PRETORIA (REUTERS) - Coach Rassie Erasmus says South Africa can be contenders at the Rugby World Cup in Japan next year, a belief fuelled by their performance for 75 minutes in Saturday's (Oct 6) heart-breaking 32-30 Rugby Championship loss to New Zealand at Loftus Versfeld.
The Springboks blew a 12-point lead in the dying stages of the game, but had largely controlled the flow of the match to that point.
Their performance, coupled with a 36-34 win in Wellington last month, is a vast improvement for a side that was humiliated 57-0 by the world champions just a year ago.
"I'm definitely happy with the progress and the growth we have shown," Erasmus told reporters.
"South African rugby fans are not stupid and there will be criticism of this defeat, but we have shown growth and we will cling on to that.
"The last three games between us have been decided by no more than two points and when we run out against them (New Zealand) now, the game can go either way. I'm proud we've got back to that position.
"It gives me hope that and belief that if we do a few things right we will be in with a real chance at the next year's World Cup."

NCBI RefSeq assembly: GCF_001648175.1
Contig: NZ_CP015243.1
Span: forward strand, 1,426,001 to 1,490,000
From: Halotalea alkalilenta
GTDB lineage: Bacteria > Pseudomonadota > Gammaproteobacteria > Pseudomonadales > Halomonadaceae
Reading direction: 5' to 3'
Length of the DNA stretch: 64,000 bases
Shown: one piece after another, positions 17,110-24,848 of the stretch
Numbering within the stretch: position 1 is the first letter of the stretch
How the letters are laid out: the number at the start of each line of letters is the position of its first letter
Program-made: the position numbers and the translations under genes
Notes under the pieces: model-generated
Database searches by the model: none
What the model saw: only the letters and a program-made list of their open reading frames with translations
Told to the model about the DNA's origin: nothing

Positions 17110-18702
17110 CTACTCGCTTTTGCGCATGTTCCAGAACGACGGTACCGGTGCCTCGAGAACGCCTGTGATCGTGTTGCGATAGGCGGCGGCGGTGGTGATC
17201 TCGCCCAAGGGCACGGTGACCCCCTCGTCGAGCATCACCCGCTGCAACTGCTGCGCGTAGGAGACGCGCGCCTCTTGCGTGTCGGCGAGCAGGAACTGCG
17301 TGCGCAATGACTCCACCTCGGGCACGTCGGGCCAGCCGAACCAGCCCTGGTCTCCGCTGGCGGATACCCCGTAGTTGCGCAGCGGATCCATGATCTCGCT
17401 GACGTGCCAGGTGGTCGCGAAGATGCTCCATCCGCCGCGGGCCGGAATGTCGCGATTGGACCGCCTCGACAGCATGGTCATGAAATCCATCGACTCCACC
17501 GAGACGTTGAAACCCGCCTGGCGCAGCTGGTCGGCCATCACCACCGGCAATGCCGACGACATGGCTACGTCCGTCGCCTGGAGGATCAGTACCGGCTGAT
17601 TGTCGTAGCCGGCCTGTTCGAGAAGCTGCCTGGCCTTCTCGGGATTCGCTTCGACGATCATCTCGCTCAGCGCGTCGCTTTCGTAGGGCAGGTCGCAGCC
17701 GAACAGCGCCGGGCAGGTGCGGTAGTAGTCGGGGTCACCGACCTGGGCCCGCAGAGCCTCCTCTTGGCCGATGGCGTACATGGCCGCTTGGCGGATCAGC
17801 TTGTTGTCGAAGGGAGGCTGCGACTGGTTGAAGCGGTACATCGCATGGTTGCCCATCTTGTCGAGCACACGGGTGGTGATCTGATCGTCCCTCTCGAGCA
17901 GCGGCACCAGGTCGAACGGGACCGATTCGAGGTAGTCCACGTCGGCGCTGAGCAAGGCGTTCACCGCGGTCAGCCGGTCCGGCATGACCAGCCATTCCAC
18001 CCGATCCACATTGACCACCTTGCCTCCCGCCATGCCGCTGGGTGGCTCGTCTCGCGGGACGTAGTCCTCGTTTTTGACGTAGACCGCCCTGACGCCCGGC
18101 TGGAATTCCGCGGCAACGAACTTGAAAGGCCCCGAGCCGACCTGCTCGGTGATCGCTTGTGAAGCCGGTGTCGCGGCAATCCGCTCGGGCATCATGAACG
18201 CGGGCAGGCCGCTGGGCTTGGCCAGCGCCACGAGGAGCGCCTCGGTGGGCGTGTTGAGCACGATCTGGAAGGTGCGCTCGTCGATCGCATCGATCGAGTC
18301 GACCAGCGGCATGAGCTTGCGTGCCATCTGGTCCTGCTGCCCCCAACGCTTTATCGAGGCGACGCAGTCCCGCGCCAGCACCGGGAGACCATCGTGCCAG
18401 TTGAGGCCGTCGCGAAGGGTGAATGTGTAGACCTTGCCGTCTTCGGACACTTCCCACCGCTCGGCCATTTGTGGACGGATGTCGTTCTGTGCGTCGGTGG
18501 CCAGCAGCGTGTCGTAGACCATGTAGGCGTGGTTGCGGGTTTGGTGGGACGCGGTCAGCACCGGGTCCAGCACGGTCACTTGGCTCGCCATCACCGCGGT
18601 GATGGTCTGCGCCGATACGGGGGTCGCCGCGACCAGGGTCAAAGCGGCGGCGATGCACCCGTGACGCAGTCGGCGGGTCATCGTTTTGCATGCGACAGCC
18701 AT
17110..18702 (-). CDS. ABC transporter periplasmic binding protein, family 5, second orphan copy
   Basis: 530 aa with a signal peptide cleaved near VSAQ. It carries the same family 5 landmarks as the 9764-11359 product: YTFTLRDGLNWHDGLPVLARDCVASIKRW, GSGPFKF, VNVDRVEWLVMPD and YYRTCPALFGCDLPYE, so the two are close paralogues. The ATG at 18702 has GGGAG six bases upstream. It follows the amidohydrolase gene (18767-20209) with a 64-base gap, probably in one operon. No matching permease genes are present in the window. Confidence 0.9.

In the final match in Salta later, Australia recovered from a disastrous first half to score five second-half tries and record the second largest comeback in Test match history, with a 45-34 win over Argentina that enabled them to avoid the wooden spoon.
The result means the Wallabies leapfrog Argentina to finish third in the table, behind South Africa and winners New Zealand.
It, however, still left Argentina with two wins in this year's tournament, the first time they have recorded two victories since they joined the southern hemisphere's rugby elite in 2012.
The difference in the Pretoria game ultimately came after both sides had emptied their benches, with New Zealand able to raise their intensity and the Boks battling to contain them with less experience on the pitch.
Erasmus was not surprised by the fight shown from the visitors, or their ability to raise their intensity levels.
"I remember from when I was in Ireland, seeing New Zealand come back against the Irish from an impossible position, so I never thought the game was in the bag, even with five minutes to go," he said.
"That's New Zealand's culture, that's how they do things and that's where we have to get to. We will learn from this."
Captain Siya Kolisi rued some "soft moments" in the closing stages from his side that allowed the All Blacks to score two tries in the final four minutes.
"For 70 minutes we did a lot of things right, but we had some soft moments and against the number one team in the world you can't afford to do that," he said.
"That's probably where we lost it. I don't think we deserved to lose but they really stuck to their game and perhaps we switched off for a split second."
The Boks now face a northern hemisphere tour to finish their season, starting with a clash against England at Twickenham on Nov 3. They also meet France, Scotland and Wales.